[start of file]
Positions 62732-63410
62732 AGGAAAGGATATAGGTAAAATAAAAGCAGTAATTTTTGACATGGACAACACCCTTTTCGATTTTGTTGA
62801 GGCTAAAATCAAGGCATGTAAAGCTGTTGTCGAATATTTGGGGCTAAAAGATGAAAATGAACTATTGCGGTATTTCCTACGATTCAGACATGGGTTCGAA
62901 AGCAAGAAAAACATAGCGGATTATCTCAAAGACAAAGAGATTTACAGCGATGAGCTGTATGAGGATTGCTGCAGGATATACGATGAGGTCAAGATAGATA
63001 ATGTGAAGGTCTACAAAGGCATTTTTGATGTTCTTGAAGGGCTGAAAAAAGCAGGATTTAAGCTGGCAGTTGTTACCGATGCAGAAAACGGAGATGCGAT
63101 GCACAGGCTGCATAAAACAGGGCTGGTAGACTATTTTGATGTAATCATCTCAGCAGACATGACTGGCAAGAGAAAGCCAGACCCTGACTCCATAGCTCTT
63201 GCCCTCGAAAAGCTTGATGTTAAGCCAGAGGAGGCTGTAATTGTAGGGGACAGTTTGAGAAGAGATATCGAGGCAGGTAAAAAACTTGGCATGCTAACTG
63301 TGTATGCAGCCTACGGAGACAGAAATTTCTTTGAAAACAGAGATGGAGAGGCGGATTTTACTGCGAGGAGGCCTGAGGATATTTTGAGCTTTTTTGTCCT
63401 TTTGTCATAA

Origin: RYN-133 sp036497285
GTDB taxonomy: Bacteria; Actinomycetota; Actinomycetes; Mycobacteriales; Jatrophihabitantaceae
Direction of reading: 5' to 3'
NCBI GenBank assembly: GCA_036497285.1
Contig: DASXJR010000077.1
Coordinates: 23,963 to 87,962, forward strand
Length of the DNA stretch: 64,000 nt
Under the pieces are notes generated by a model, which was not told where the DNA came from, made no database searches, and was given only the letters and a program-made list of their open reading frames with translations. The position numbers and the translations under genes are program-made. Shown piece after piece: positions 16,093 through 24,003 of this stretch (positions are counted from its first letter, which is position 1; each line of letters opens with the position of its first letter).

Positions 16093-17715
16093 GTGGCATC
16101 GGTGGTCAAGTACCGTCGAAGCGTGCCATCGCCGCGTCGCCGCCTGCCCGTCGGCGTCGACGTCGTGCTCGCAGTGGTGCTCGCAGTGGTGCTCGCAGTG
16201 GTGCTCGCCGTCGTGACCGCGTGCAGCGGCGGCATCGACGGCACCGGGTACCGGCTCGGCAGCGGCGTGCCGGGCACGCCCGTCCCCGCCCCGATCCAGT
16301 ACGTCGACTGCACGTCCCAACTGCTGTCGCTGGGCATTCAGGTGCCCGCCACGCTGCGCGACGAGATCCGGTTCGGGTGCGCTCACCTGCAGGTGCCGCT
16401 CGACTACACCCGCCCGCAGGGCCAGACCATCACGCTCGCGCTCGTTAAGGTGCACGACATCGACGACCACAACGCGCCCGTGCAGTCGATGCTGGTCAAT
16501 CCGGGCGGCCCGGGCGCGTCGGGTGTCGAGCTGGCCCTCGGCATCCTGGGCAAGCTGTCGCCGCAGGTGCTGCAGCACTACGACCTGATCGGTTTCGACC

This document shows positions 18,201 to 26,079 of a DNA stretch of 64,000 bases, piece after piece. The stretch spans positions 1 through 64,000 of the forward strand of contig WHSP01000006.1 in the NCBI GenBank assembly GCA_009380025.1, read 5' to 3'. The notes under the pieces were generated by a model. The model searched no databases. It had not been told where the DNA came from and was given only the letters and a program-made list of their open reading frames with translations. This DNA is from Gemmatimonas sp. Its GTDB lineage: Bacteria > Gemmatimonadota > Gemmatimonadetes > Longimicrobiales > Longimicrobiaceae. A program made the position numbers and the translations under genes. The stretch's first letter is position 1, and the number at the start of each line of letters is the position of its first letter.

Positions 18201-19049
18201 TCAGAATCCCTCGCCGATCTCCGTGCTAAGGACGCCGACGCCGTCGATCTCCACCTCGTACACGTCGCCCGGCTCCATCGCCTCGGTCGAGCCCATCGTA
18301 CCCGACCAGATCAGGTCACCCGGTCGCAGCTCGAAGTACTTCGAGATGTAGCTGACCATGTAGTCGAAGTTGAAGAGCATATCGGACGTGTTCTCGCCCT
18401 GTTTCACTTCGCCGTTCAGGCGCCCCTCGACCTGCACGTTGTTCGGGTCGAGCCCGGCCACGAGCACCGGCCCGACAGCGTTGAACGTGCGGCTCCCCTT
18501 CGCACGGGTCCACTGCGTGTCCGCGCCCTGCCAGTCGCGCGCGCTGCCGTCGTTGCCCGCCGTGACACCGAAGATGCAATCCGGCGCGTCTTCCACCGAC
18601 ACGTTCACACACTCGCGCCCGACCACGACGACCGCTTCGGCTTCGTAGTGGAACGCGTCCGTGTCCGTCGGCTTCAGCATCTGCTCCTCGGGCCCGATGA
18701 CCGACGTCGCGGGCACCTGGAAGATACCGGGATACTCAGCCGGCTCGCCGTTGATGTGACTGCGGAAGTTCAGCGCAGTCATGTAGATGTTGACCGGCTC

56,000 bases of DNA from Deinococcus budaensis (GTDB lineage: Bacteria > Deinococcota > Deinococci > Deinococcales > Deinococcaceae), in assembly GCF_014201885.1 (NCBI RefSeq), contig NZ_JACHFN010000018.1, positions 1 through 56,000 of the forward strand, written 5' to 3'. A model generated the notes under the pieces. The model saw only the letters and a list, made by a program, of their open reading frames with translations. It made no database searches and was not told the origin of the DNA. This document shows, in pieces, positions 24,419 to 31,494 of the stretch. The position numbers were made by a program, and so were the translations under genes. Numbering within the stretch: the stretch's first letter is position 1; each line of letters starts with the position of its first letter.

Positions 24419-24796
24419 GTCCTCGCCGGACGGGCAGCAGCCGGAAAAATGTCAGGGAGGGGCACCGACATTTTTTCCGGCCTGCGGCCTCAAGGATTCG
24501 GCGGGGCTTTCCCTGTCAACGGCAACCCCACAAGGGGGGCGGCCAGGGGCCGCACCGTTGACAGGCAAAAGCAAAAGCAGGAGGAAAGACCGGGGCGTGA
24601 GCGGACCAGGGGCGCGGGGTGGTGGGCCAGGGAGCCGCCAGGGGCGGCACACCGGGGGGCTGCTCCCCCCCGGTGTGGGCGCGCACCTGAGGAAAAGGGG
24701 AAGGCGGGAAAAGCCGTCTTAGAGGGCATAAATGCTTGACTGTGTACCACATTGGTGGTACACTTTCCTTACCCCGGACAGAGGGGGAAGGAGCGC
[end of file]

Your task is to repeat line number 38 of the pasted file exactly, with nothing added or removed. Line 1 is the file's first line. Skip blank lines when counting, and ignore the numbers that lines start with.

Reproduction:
24701 AAGGCGGGAAAAGCCGTCTTAGAGGGCATAAATGCTTGACTGTGTACCACATTGGTGGTACACTTTCCTTACCCCGGACAGAGGGGGAAGGAGCGC